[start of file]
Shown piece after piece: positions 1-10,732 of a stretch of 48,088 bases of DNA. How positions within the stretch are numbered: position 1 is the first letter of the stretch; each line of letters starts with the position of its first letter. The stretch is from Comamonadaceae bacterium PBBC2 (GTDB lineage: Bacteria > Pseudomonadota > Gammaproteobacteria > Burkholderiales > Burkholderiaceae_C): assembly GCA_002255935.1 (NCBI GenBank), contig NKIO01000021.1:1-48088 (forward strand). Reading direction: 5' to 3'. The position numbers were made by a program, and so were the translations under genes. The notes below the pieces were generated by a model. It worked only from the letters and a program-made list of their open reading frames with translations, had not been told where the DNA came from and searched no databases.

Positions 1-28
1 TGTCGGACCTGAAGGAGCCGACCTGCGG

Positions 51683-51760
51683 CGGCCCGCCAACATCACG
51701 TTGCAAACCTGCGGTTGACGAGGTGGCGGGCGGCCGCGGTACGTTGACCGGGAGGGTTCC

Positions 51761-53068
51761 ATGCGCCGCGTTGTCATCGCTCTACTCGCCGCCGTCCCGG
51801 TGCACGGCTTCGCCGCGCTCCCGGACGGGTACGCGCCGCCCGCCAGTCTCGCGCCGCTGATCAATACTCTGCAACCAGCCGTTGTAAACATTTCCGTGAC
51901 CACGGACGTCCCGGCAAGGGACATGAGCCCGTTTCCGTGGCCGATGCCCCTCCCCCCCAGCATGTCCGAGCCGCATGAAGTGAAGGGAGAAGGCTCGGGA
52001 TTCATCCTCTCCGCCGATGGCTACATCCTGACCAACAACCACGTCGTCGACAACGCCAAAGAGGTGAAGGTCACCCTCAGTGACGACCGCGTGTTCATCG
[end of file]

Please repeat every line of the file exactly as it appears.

Shown piece after piece: positions 1-10,732 of a stretch of 48,088 bases of DNA. How positions within the stretch are numbered: position 1 is the first letter of the stretch; each line of letters starts with the position of its first letter. The stretch is from Comamonadaceae bacterium PBBC2 (GTDB lineage: Bacteria > Pseudomonadota > Gammaproteobacteria > Burkholderiales > Burkholderiaceae_C): assembly GCA_002255935.1 (NCBI GenBank), contig NKIO01000021.1:1-48088 (forward strand). Reading direction: 5' to 3'. The position numbers were made by a program, and so were the translations under genes. The notes below the pieces were generated by a model. It worked only from the letters and a program-made list of their open reading frames with translations, had not been told where the DNA came from and searched no databases.

Positions 1-28
1 TGTCGGACCTGAAGGAGCCGACCTGCGG

Positions 51683-51760
51683 CGGCCCGCCAACATCACG
51701 TTGCAAACCTGCGGTTGACGAGGTGGCGGGCGGCCGCGGTACGTTGACCGGGAGGGTTCC

Positions 51761-53068
51761 ATGCGCCGCGTTGTCATCGCTCTACTCGCCGCCGTCCCGG
51801 TGCACGGCTTCGCCGCGCTCCCGGACGGGTACGCGCCGCCCGCCAGTCTCGCGCCGCTGATCAATACTCTGCAACCAGCCGTTGTAAACATTTCCGTGAC
51901 CACGGACGTCCCGGCAAGGGACATGAGCCCGTTTCCGTGGCCGATGCCCCTCCCCCCCAGCATGTCCGAGCCGCATGAAGTGAAGGGAGAAGGCTCGGGA
52001 TTCATCCTCTCCGCCGATGGCTACATCCTGACCAACAACCACGTCGTCGACAACGCCAAAGAGGTGAAGGTCACCCTCAGTGACGACCGCGTGTTCATCG